Why was I still struggling with repetitive sin? Why was I still given to bitterness, cynicism, arrogance and a radical self-centeredness that threatened to consume everything I held dear?

I knew I was “saved,” but somehow that question no longer seemed relevant, and as I began to ask the second, some amazing things began to happen, first and foremost that I realized (at least for me) that answering the first question left me “in heaven” but really a passive actor in my own spiritual life. After all, I was in heaven now—why bother about “the rest of the stuff”.

To put it another way, I was a “good Christian”, but my heart (and certain parts of my life) was really a mess.

I was going to heaven, but I was taking a hell of a lot of baggage with me.

Maybe it’s normal, but I began to be less concerned with the first question, and really embraced the second. I wasn’t nearly as concerned with “doctrine” as I used to be, but much more focused on does this work? Does it transform me into someone who looks JUST A LITTLE MORE like Jesus than before? 

These are not black and white math problems.

These answers involve silence, meditation, focus, prayer, and embracing ambiguity (I am simultaneously a “sinner and a saint”).

Slowly but surely, I think it’s working.

Finally, there was something ultimately profound in wrestling with these two questions.

Focusing on the first question, doesn’t necessarily lead to the second. But when you focus on the second, most of the time you will get the answer to the first thrown in. 

You may get to heaven, but your life may never change or evolve.

If you focus on transforming your life, with partnering with God for your spiritual growth, you will most likely find yourself fit for “eternal life” (and what’s more, for the “eternal life now” that Jesus talks about in the gospels.

Our spirituality should always ask us the deepest questions; what is your spirituality or faith asking you?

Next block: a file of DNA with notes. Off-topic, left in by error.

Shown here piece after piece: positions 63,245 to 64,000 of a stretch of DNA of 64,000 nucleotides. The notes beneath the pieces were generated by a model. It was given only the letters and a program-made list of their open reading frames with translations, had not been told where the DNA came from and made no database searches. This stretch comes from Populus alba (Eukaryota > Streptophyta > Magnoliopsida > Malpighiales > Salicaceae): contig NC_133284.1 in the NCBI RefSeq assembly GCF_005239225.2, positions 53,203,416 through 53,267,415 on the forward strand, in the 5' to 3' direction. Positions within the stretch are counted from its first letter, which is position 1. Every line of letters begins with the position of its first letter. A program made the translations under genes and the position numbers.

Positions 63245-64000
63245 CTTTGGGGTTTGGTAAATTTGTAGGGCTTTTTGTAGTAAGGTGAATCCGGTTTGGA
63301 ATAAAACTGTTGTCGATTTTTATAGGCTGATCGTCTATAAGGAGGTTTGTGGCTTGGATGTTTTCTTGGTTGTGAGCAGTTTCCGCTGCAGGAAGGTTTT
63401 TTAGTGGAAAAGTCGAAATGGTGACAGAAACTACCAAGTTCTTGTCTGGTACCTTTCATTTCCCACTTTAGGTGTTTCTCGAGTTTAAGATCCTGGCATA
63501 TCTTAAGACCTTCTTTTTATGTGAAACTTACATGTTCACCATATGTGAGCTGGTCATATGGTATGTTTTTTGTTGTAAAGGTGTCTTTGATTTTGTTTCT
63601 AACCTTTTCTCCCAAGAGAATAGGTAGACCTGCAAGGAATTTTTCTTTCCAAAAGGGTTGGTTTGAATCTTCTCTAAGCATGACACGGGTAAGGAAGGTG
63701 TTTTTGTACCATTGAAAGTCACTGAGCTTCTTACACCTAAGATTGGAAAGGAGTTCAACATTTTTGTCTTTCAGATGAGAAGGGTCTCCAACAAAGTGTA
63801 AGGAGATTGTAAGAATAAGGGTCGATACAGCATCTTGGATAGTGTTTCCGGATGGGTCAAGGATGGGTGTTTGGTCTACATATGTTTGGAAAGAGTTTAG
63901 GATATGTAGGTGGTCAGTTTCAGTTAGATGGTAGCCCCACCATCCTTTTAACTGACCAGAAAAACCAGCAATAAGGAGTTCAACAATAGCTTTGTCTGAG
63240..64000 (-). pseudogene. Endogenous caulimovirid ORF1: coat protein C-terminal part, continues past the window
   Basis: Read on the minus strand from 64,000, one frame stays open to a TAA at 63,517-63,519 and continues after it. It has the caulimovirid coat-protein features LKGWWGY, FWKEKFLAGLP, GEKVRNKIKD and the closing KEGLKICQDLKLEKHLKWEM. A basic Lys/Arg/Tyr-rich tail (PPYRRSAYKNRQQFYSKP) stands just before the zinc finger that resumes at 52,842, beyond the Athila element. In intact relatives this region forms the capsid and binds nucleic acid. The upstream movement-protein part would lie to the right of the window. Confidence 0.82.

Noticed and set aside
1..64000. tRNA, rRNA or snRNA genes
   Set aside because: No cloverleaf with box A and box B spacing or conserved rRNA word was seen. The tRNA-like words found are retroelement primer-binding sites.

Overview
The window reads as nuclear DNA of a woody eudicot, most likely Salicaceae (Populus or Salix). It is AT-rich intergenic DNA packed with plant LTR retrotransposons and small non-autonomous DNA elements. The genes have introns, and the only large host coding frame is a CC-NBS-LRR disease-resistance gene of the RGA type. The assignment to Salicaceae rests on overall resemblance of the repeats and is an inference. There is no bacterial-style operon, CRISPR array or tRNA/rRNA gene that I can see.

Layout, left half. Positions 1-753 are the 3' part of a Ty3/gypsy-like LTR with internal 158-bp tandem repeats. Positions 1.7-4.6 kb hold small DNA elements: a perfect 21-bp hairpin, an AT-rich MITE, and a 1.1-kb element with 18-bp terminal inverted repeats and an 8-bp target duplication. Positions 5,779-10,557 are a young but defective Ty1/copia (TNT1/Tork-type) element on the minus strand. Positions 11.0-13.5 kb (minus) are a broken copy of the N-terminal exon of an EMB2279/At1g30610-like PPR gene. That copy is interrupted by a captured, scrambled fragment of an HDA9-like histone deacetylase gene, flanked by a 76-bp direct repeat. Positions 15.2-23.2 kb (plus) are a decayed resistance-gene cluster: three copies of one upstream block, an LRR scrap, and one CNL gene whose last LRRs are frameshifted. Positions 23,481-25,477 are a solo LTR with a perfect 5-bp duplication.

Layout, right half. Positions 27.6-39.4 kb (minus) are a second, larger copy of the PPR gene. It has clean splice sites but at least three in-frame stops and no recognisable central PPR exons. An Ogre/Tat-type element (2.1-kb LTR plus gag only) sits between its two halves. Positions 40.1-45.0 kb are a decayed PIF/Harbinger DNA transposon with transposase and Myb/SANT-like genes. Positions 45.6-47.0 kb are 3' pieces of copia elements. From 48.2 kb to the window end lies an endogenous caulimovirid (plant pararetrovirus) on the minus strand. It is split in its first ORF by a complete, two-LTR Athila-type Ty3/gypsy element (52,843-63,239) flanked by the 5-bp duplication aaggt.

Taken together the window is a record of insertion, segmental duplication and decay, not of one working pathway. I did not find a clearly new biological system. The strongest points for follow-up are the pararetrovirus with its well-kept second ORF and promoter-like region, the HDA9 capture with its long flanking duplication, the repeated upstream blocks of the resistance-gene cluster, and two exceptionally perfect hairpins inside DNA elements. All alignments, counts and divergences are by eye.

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Science Mike, The Liturgists, and the Silence that is Saving My Life

Otto Greiner [Public domain], via Wikimedia Commons

Otto Greiner [Public domain], via Wikimedia Commons

A good friend of mine sent me a link to something he’s been working on with the folks from the band Gungor. There’s a spoken word piece on the power of prayer, and in particular a practice called “Centering Prayer”. This is an ancient form of prayer practiced by many of the church fathers and desert monks. The spoken word piece talks about prayer from the point-of-view of science, and discusses some of the proven benefits of silence and meditation on our health.

This was so encouraging to encounter, because I had discovered centering prayer about a year ago, and it is a discipline that has taken root in a deep and powerful way in my life, and while I’m not a scientist, this approach to prayer has had profound and significant effects for me.

Mike can explain all of the silence behind praying; for me it has been all about me learning to recognize and quiet the pathology that is inside me. The prayer has helped me begin to recognize the lies that I so easily believe:

+ That I am the center of my world.
+ That I have more to say to God than He could ever possibly say to me.
+ That my words can somehow control or manipulate God.
+ That God—and grace—can be understood and controlled.

All of these ideas—in some circles they are known as “the false self”—and more start to crack and crumble in the face of 20 minutes of absolute silence and a quiet mind and heart. They evaporate in the presence of a God who dwell in “deep darkness” (1 Kings 8:12; 2 Chronicles 6:2; Psalm 97:2, ).